Now a belief in the transcendant importance of environment leads inevitably to certain conclusions of great practical importance. In the first place, if it be true that man is moulded primarily by his environment, it logically follows that he has merely to gain control over his environment in order to change himself almost at will. Therefore, according to the environmentalist, progress depends, not on human nature, but on conditions and institutions. Again, if man is the product of his environment, human differences are merely effects of environmental differences, and can be rapidly modified by environmental changes. Lastly, before the supreme importance of environment, all human differences whether individual or racial sink into insignificance, and all men are potentially “equal.”

Such are the logical deductions from the environmentalist theory. And this theory was certainly attractive. It not only appealed to those wounded feelings of self-preservation and self-esteem among the ill-endowed and the unfortunate which we have previously examined, but it appealed also to many of the most superior minds of the race. What could be more attractive than the thought that humanity’s ills were due, not to inborn shortcomings but to faulty surroundings, and that the most backward and degraded human beings might possibly be raised to the highest levels if only the environment were sufficiently improved? This appeal to altruism was powerfully strengthened by the Christian doctrine of the equality of all souls before God. What wonder, then, that philosophers and scientists combined to elaborate theories about mankind of a wholly environmentalist character?

All the greatest thinkers of the eighteenth century (who still influence our ideas and institutions to a far greater degree than we may imagine) were convinced believers in “natural equality.” Locke and Hume, for example, taught that at birth “the human mind is a blank sheet, and the brain a structureless mass, lacking inherent organization or tendencies to develop in this way or that; a mere mass of undefined potentialities which, through experience, association, and habit — through education, in short — could be moulded and developed to an unlimited extent and in any manner or direction [1].” The doctrine of natural equality was brilliantly formulated by Rousseau, and was explicitly stated both in the American Declaration of Independence and in the French Declaration of the Rights of Man. The doctrine, in its most uncompromising form, held its ground until well past the middle of the nineteenth century. At that period so notable a thinker as John Stuart Mill could declare roundly: “Of all vulgar modes of escaping from the consideration of the effect of social and moral influences on the human mind, the most vulgar is that of attributing the diversities of conduct and character to inherent natural differences.”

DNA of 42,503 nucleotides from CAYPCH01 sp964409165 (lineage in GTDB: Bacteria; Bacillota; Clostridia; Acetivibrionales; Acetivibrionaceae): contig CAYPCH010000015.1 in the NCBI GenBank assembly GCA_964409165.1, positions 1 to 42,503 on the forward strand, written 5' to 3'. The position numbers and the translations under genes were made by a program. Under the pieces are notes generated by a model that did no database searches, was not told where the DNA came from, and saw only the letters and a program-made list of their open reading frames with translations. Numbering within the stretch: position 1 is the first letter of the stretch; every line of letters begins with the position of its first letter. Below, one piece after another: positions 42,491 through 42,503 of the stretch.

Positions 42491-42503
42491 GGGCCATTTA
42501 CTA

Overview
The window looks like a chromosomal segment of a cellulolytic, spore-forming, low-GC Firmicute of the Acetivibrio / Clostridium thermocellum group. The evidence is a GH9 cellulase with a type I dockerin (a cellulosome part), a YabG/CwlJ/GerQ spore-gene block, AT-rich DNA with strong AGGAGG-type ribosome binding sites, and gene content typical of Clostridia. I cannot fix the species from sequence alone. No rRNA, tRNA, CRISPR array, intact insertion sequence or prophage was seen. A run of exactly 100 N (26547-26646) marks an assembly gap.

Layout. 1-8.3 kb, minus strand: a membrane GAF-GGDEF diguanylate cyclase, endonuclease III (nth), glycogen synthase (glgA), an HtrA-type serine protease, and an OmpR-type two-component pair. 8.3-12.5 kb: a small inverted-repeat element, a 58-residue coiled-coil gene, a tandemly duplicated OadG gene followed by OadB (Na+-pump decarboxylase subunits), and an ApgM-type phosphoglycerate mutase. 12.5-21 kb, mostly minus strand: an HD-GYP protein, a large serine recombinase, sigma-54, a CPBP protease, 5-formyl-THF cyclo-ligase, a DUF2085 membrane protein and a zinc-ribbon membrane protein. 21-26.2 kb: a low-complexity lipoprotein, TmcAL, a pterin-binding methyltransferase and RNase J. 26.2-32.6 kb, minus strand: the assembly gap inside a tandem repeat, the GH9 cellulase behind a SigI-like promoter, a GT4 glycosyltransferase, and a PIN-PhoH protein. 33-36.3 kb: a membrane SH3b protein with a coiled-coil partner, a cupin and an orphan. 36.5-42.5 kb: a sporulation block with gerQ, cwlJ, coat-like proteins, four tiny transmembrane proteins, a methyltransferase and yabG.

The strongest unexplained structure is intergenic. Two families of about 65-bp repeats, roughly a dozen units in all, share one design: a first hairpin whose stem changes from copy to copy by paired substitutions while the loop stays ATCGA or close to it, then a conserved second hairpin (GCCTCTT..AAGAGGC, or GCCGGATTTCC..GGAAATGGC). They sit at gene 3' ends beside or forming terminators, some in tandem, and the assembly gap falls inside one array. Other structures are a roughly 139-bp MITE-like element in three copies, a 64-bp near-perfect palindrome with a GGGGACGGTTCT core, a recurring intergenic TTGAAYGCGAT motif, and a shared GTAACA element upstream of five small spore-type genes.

Mill’s utterance may be considered an expression of pure environmentalism. At the moment when he spoke, however, the doctrine had already been considerably modified. In fact, by the beginning of the nineteenth century, the progress of science had begun to lift the veil which obscured the mystery of heredity, and scientists were commencing to give close attention to such matters. At first the phenomena of inheritance were not believed to effect the basic importance of environment. This idea was clearly stated early in the nineteenth century by the French naturalist Lamarck. Lamarck asserted that the forms and functions of living beings arose and developed through use, and that such changes were directly transmitted from generation to generation. In other words, Lamarck formulated the theory of the “inheritance of acquired characteristics” which was destined to dominate biological thinking down to a generation ago. This theory, which is usually termed “Lamarckism,” was merely a modification of the old environmentalist philosophy. It admitted the factor of heredity, but it considered heredity dependent upon environmental influences.